Remembering Afghanistan

In 2007 I went to Afghanistan and Dubai on a goodwill mission with the Stanley Cup and some former NHL players. The chance to meet and personally thank our¬†Canadian soldiers made this¬†a pretty incredible experience so in honour of Remembrance Day, here’s a little bit about that trip.

It started innocently enough. My boss called to get the number of a former player he was trying to convince to go to Afghanistan on a goodwill mission.

I was managing community engagement for the Maple Leafs at the time and as the former Alumni Relations Coordinator, I was often in touch with ex-players too.

“Sounds awesome, wish I could go,” I said offhandedly, the way¬†one would say “nice haircut”, or¬†something¬†similarly¬†innocuous and untrue. But¬†before I knew it I had a spot on the trip and I was left to tell¬†my husband and mother that I’d VOLUNTEERED to travel to a war zone. For work.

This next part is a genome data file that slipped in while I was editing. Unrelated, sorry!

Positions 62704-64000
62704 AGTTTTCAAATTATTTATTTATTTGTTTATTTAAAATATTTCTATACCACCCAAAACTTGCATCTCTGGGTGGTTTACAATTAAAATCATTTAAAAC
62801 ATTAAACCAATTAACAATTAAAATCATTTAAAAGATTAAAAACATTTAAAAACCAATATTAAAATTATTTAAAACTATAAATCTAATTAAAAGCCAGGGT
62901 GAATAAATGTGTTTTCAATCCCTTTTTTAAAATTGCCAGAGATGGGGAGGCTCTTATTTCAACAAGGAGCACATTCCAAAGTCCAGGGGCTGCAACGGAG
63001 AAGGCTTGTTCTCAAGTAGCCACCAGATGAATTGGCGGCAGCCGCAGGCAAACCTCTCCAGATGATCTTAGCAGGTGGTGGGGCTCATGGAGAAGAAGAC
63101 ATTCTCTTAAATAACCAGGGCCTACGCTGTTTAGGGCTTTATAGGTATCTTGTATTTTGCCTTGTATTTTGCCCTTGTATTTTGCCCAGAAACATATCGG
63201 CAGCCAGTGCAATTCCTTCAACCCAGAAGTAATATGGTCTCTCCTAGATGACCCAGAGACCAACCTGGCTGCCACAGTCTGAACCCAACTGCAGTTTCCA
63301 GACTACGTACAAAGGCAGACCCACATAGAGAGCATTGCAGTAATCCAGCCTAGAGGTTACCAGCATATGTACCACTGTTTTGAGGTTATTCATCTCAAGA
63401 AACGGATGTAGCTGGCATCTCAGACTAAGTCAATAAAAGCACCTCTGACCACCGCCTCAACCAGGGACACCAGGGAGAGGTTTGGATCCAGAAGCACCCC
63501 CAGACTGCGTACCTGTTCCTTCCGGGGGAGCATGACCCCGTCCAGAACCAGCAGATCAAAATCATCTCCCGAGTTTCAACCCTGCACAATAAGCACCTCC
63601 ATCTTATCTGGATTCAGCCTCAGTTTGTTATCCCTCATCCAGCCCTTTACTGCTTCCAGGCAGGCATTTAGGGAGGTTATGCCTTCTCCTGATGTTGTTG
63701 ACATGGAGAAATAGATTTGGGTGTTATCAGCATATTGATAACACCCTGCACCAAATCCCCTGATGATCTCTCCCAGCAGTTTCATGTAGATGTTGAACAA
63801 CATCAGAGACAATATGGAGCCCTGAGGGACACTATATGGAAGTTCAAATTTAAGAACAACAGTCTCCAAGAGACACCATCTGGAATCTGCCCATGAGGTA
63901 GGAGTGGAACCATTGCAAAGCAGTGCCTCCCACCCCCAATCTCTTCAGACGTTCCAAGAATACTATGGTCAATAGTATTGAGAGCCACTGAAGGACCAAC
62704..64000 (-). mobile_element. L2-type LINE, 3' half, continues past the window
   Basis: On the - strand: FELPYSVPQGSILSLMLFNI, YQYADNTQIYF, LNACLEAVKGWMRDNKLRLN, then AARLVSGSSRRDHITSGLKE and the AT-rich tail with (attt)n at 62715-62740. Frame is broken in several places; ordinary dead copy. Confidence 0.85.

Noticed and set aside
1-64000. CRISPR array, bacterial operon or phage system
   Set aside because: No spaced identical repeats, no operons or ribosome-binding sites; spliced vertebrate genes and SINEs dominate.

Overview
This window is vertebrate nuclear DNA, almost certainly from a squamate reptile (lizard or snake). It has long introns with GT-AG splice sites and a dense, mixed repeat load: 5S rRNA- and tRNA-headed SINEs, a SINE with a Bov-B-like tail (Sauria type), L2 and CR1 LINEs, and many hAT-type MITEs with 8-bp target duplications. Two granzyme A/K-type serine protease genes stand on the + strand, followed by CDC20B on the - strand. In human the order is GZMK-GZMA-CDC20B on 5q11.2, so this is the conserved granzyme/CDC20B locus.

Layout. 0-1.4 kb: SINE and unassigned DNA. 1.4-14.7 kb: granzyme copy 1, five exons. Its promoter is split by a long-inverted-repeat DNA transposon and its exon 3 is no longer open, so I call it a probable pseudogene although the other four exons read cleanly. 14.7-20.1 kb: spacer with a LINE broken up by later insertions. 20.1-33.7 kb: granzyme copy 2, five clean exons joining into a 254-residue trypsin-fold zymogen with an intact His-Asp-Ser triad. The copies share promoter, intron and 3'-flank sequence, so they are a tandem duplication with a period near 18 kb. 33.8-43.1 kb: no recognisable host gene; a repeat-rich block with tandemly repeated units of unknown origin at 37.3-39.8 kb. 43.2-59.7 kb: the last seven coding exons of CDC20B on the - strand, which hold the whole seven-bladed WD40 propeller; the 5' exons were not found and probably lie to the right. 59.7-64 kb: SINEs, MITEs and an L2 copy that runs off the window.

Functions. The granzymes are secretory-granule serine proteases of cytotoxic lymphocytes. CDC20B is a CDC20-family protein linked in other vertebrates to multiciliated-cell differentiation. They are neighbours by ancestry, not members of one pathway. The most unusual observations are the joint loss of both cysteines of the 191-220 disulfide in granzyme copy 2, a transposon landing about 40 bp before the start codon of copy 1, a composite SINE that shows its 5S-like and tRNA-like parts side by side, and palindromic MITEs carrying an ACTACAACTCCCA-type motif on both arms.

The night before we left, I was having major second thoughts. My stomach was in knots, I was queasy and irritable. Daren and I went out for dinner and I ordered fish, figuring it was the menu item¬†most likely to give me food poisoning so I’d be too sick to travel. But¬†I woke up the next morning feeling well and,¬†seeing no other option that wouldn’t get me fired, I boarded the plane to Ottawa to¬†meet up with the rest of the delegation for our 18-hour flight to Dubai.


Did I mention we took the Prime Minister’s plane? NBD.

On board, I had an entire row of eight seats to myself and eventually I was able to relax and get excited about the week ahead. Travelling with former NHL players means you are in for some great stories, and the musicians kept us entertained.  My seat mate and I spent a lot of time debating foreign policy and talking about who had puked in him and who had left him at the bottom of a pool. Eventually he asked to change seats.